discovered a new plateau along the Scouting Trail. (Call forward the boys
to receive their Webelos Badges and their parents. Present the badges.)
As we have explored Alaska
together we can also as Cub families find the treasures that are there
to be discovered along the Cub Scout Trail.
The "To Give
Help and Goodwill" Ceremony
EQUIPMENT: Awards of Boys (Bobcat awards on a smile, Wolf awards on a helping
hand, Bear awards on a "T", and Webelos awards on a card)
ARRANGEMENT: Cubmaster in front of the audience
CUBMASTER: December is
the month when Christians recall the miracle birth of Christ. People of
the Jewish faith celebrate the Festival of Lights. Many people celebrate
this season by giving gifts, by waiting for the arrival of Santa Claus
and by festive gatherings with friends. Each person has their own way
of celebrating this holiday. The theme this month is Holiday Magic. As
Cub Scouters how can we join in this theme of Holiday Magic? As I reflected
on this month's theme I think about what magic has to do with this holiday
season and what it has to do with Cub Scouting? As I repeated to myself
the Cub Scout promise - the phrase "to help other people" stuck in my
mind. Next I repeated the Law of the Pack and the words "a Cub Scout gives
goodwill" came to mind. It dawned on me that this holiday season was a
perfect time for Holiday Magic - a theme for helping other people and
a time for giving goodwill. One small piece of Holiday Magic is to smile
and be cheerful to others. A smile is the first step to spreading goodwill.
And tonight we have some boys who are taking their first steps along the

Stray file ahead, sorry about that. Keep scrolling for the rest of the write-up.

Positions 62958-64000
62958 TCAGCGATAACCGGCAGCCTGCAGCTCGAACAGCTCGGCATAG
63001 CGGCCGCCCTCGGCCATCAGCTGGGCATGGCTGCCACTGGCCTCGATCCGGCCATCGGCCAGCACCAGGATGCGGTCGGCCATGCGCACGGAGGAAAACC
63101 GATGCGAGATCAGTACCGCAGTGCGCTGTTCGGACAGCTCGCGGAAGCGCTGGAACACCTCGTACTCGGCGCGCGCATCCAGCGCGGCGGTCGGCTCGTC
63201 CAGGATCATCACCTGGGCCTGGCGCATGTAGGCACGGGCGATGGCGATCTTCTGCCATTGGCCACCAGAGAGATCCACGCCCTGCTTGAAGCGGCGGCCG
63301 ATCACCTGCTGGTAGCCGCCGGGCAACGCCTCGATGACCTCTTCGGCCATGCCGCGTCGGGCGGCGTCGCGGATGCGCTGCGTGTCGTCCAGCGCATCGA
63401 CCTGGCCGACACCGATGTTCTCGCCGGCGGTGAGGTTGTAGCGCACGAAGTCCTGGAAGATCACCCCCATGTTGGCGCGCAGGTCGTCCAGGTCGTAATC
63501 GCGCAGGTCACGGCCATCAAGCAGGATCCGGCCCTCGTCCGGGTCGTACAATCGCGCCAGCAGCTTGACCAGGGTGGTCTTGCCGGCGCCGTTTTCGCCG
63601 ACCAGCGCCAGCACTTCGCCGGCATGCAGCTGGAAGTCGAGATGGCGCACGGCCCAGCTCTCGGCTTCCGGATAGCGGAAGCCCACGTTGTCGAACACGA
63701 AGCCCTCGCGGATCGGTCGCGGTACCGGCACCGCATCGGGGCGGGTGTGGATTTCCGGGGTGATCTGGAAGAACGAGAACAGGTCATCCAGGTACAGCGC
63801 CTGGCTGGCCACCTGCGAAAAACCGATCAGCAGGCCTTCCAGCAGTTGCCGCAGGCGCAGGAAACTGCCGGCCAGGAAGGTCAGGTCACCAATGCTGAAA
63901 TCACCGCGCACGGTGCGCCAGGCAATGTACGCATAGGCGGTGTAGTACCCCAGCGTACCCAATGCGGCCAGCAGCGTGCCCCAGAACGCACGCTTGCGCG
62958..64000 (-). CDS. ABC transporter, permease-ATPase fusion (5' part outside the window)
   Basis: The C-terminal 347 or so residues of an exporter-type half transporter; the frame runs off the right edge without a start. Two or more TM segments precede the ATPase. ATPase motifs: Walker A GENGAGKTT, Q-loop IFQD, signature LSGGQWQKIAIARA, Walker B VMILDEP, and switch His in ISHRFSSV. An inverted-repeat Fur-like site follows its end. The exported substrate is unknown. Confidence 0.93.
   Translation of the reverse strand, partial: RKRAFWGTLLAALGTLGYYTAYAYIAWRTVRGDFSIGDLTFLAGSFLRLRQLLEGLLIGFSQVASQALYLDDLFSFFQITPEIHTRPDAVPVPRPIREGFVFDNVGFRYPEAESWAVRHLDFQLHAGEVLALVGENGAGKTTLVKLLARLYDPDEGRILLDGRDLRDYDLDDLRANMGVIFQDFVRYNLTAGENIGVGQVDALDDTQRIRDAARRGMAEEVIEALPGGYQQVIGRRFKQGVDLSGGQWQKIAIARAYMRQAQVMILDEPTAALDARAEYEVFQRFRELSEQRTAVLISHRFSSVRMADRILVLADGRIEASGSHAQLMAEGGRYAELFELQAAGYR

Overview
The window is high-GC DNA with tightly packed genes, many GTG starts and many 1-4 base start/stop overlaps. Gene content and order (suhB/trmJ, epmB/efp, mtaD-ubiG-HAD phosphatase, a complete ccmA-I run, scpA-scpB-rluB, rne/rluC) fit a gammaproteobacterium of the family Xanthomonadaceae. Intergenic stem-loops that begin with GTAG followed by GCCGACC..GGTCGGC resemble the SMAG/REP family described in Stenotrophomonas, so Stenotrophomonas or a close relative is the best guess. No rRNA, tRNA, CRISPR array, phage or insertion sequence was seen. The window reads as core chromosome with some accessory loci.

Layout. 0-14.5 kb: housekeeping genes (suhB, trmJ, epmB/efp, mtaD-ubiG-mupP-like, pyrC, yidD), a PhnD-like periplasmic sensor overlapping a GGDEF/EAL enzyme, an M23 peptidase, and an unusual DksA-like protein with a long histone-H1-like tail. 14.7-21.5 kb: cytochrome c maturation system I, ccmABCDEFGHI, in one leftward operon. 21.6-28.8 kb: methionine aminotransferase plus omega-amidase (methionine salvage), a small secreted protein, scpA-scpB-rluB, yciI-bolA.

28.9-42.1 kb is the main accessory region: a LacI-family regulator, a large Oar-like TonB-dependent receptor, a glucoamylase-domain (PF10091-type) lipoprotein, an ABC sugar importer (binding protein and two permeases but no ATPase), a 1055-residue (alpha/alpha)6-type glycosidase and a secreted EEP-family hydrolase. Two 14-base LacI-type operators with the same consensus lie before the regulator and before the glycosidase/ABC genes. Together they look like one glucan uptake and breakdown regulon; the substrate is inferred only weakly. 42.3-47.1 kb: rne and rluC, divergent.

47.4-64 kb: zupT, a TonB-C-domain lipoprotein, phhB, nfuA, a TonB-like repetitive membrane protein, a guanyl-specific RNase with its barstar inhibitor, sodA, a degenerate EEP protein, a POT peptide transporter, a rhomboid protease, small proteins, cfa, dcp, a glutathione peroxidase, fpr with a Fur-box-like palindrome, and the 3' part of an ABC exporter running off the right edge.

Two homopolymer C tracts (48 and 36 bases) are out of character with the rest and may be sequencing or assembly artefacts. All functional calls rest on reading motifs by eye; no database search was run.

Cub Scout Trail.
(Call forward the boys
who are to receive their Bobcat award and their parents. Present the badge.)
After a smile, the next piece of Holiday Magic is to lend a helping hand.
This helping hand might be to carry in groceries for someone or help set
the table for dinner or help wash the dishes after dinner - and all done
with a cheerful smile. By offering this helping hand and cheerful smile
we take the next step toward giving Holiday Magic.
Tonight we have some boys
who have taken the next step in Cub Scouting. (Call forward the boys who
are to receive their Wolf award and their parents. Present the badge.)
What can we do to continue
our Holiday Magic to help others and give goodwill? Our next step might
be to do a "Good Turn." A good turn is to do a job without being asked
to do it by someone. This good turn might include cleaning our rooms,
taking out the trash or raking leaves without being asked. This good turn
is a special step to bringing Holiday Magic to others. Tonight there are
some boys who have worked harder to take the next step along the Cub Scout
Trail. (Call forward the boys who are to receive their Bear award and
their parents. Present the badge.)
To spread more holiday
magic, we might go even further to make a gift for a friend. We could
make a special card of a small present or a holiday treat for someone
without expecting anything in return. With the giving of this special
gift to a friend we can continue the holiday magic. And continuing to
advance along the Cub Scout Trail we have some boys who are ready to be
advanced. (Call forward the boys who are to receive their Webelos badge